She also, in 2011, became Police Ombudsman for Paraiba – the first woman to hold the post. It brought her into conflicts with ‘those in power’. “I was then a victim of everything from raids on the headquarters of our organisations to sexual violence and death threats.” Brazil is supposed to be one of the world’s emerging democracies. “But we have more than 100 human rights defenders threatened with death,” she says. “We have inequality, poverty, hunger. Why? What has happened?”

5 human rights defenders in York tell their incredible stories (From York Press).

Human rights defender from York: Ahmed Al-Kolaibi, Yemen

January 23, 2015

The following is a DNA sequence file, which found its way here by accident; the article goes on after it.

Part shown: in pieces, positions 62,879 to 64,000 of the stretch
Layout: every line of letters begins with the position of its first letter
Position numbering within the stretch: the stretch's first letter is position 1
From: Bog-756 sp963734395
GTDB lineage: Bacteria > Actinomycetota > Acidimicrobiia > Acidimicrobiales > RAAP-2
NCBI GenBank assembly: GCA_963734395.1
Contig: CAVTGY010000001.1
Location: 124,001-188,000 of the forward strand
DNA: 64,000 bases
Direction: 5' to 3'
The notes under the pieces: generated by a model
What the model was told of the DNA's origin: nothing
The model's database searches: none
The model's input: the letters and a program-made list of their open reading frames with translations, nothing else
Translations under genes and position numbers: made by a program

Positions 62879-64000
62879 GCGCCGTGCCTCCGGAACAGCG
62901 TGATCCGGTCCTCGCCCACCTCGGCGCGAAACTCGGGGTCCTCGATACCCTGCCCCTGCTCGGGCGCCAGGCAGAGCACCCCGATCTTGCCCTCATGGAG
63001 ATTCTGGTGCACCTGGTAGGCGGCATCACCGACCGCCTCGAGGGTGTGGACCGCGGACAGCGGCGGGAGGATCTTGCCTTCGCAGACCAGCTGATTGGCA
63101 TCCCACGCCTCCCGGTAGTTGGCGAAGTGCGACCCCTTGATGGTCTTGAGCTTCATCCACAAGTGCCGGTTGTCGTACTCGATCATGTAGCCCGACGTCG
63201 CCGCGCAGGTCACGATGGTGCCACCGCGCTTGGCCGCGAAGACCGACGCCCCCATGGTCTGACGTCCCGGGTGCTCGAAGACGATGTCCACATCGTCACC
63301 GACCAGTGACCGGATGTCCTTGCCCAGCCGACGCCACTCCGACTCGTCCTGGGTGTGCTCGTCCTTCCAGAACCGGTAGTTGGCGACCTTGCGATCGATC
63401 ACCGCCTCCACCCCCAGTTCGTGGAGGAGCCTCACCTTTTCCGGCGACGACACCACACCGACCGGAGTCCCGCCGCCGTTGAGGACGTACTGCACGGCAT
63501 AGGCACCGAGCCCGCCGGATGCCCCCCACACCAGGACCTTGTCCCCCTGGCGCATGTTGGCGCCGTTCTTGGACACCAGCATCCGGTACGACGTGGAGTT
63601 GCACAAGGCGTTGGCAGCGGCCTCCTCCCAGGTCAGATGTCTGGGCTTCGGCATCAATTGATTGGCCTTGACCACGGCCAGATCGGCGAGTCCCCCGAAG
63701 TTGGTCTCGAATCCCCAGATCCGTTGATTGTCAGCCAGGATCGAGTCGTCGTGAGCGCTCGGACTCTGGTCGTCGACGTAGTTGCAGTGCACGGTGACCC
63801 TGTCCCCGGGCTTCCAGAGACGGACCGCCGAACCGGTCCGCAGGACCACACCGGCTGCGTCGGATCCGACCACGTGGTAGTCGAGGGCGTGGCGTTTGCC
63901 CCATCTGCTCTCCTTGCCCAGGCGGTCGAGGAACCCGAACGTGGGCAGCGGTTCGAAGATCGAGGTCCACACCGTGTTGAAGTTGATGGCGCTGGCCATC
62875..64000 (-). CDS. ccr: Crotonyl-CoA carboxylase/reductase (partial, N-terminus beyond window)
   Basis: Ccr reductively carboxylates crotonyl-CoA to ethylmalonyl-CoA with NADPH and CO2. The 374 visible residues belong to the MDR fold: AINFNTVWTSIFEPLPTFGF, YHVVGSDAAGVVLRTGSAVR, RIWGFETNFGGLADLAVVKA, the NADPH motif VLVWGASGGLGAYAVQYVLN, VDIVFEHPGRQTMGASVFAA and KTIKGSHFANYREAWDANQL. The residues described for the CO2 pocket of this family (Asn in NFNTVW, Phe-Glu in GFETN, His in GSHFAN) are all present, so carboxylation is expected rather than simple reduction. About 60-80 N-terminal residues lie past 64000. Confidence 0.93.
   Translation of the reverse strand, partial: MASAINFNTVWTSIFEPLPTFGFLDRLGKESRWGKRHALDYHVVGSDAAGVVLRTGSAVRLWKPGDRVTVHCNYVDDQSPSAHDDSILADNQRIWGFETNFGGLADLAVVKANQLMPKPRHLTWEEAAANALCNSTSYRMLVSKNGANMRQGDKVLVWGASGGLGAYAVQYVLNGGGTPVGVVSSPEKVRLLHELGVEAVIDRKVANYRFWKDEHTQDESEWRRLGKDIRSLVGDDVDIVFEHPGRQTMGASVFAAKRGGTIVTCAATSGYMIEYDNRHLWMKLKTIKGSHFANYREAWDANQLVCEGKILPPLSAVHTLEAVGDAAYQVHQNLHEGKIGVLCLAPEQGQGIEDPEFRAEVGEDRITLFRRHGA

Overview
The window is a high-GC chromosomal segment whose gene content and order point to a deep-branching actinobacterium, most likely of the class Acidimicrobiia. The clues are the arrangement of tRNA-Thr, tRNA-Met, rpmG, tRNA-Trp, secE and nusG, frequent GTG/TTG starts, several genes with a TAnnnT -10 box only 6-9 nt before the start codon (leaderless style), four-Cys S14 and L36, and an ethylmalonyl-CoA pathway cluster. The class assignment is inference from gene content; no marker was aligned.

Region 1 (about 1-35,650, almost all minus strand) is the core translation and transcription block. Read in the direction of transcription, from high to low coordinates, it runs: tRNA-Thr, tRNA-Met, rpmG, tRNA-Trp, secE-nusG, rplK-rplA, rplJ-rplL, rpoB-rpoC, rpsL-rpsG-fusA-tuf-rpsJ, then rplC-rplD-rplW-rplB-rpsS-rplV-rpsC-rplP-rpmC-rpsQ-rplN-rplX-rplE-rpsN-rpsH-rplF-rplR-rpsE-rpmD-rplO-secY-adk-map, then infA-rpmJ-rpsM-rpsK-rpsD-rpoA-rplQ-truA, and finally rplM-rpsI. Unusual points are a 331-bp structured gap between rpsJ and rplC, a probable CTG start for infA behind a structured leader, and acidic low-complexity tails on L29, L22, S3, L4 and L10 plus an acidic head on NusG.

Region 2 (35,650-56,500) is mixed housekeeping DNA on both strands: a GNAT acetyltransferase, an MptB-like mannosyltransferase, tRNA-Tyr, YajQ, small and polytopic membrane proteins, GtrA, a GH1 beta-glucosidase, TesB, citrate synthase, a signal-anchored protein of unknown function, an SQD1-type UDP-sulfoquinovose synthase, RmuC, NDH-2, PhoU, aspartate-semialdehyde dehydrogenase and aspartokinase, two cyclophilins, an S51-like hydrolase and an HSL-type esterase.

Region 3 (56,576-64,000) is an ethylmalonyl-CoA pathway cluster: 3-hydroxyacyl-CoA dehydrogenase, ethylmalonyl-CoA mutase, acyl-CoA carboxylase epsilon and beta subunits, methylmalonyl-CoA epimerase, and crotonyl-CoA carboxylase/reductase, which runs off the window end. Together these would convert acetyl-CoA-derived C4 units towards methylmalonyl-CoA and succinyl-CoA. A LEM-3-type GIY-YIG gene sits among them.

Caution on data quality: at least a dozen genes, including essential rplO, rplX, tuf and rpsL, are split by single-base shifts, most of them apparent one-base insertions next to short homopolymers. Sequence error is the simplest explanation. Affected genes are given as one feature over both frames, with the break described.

On 16 February 2015, the York Press carried a feature story by Stephen Lewis about 5 human rights defenders in the temporary shelter programme at York University. The aim of the placements is to give those fighting for human rights around the world a breather, as well as the chance to forge contacts with other human rights workers and organisations around the world.

Ahmed Al-Kolaibi grew up in a mountain village in Dhamar in rural Yemen where the law counts for little, and what matters is tradition and custom. For more than 30 years, there have been ‘revenge’ wars between neighbouring villages. When he was seven, Ahmed lost his own father in one of these revenge killings. An uncle was also badly hurt As he grew older, Ahmed, now 27, began trying to persuade other young men in his village that the killings were senseless. The village elders, incensed that he didn’t want to fight for the ‘honour’ of his village, decided to make an example of him.

íYork Press:
Ahmed Al-Kolaibi